FDA, CDC Recommend Pausing Johnson & Johnson Vaccine Due To ‘Extremely Rare’ Clots

The U.S. Food and Drug Administration and the Centers for Disease Control and Prevention called for a pause Tuesday in the use of Johnson & Johnson’s coronavirus vaccine “out of an abundance of caution” due to an “extremely rare” incidence of blood clots.

Six recipients in the U.S. developed a rare disorder involving blood clots about two weeks after vaccination, The New York Times reported. More than 6.8 million doses of the vaccine have been administered in the U.S.

In a joint statement, the FDA and CDC said “a type of blood clot called cerebral venous sinus thrombosis (CVST) was seen in combination with low levels of blood platelets (thrombocytopenia).” All six cases occurred among women between the ages of 18 and 48, and symptoms occurred six to 13 days after they received the shot.

The organizations are recommending the pause so that the CDC can convene an advisory committee on Wednesday and the FDA can investigate the cases. They want to ensure that health care providers can plan for the unique treatment required with this type of blood clot.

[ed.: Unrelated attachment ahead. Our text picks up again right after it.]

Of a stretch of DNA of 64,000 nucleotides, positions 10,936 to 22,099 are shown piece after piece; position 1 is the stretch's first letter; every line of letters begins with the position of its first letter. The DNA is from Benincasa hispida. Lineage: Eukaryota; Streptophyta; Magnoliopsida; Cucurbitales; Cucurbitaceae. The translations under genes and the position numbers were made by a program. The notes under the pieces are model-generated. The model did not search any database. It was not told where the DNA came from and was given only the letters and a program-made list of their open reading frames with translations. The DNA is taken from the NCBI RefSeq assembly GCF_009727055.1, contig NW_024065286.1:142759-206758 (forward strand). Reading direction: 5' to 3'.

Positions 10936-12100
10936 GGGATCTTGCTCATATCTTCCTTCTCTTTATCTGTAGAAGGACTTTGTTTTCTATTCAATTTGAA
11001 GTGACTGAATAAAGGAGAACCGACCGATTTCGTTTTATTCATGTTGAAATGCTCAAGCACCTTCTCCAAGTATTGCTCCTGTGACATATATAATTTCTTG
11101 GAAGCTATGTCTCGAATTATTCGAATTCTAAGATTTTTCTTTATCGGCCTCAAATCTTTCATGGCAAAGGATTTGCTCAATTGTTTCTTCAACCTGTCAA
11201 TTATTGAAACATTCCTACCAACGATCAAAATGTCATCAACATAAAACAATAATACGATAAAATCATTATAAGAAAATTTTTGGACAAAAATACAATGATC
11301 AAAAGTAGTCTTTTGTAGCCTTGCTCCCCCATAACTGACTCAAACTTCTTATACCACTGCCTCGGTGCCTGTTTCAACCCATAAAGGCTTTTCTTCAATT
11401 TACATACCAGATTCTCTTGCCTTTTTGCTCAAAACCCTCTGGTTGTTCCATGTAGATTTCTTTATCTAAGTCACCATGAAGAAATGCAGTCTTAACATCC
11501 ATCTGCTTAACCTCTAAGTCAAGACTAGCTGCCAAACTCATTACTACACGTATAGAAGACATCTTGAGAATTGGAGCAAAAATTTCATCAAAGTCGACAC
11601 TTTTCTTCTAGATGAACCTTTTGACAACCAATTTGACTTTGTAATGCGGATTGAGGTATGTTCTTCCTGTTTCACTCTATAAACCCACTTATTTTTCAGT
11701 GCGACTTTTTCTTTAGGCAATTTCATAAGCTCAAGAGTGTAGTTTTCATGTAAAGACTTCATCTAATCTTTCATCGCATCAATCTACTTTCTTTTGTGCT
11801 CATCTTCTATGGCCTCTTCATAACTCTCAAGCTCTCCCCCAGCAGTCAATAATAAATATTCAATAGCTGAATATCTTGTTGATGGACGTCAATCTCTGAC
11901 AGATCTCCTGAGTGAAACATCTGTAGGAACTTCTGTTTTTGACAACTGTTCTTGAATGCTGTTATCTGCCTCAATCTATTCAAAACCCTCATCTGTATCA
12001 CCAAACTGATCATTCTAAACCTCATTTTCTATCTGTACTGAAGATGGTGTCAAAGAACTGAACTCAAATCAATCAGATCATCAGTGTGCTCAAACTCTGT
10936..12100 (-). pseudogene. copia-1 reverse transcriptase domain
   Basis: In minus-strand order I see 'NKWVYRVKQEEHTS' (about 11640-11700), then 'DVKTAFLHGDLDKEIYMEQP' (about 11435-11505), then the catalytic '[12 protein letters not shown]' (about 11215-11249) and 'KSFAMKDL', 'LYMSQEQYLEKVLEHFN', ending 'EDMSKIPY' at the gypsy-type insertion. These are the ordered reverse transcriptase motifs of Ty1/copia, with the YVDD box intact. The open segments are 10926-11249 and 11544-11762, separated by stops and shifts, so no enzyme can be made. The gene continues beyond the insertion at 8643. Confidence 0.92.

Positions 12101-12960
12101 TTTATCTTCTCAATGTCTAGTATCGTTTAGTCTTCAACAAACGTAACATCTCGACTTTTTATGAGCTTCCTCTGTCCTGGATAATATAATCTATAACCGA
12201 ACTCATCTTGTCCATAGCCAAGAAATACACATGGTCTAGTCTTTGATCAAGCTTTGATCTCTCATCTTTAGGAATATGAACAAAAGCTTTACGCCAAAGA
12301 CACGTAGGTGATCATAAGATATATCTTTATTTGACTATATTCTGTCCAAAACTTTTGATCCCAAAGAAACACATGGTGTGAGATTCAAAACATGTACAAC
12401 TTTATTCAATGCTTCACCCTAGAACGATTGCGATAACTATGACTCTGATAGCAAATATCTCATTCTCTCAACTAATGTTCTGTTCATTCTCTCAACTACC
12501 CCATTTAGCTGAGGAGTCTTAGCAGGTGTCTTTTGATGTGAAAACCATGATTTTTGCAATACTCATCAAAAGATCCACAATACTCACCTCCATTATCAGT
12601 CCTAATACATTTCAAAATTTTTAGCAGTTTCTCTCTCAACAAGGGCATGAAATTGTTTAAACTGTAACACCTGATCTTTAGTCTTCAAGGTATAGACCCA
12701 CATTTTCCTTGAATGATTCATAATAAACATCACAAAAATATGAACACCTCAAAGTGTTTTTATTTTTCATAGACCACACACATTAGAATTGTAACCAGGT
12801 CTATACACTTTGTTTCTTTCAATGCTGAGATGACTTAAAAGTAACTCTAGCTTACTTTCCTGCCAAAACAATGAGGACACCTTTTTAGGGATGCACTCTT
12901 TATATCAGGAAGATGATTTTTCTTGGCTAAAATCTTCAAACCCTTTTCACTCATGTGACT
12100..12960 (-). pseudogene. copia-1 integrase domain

They ask that people who develop severe headache, abdominal pain, leg pain or shortness of breath within three weeks of receiving the shot contact their health care provider. 

The U.S. pause comes shortly after European authorities said they were investigating cases of the unusual blood clots. In response to those reports, a J&J spokesperson said: “We are aware that thromboembolic events including those with thrombocytopenia have been reported with all COVID-19 vaccines. Our close tracking of side effects has revealed a small number of very rare events following vaccination.

“At present, no clear causal relationship has been established between these rare events and the Janssen COVID-19 vaccine.”

Vaccine hesitancy is an issue both in the U.S. and worldwide. The vaccine developed by AstraZeneca and Oxford University has come against similar issues and has been variously paused and suspended in different age groups in Europe. 

This is a developing story. Please check back for updates.



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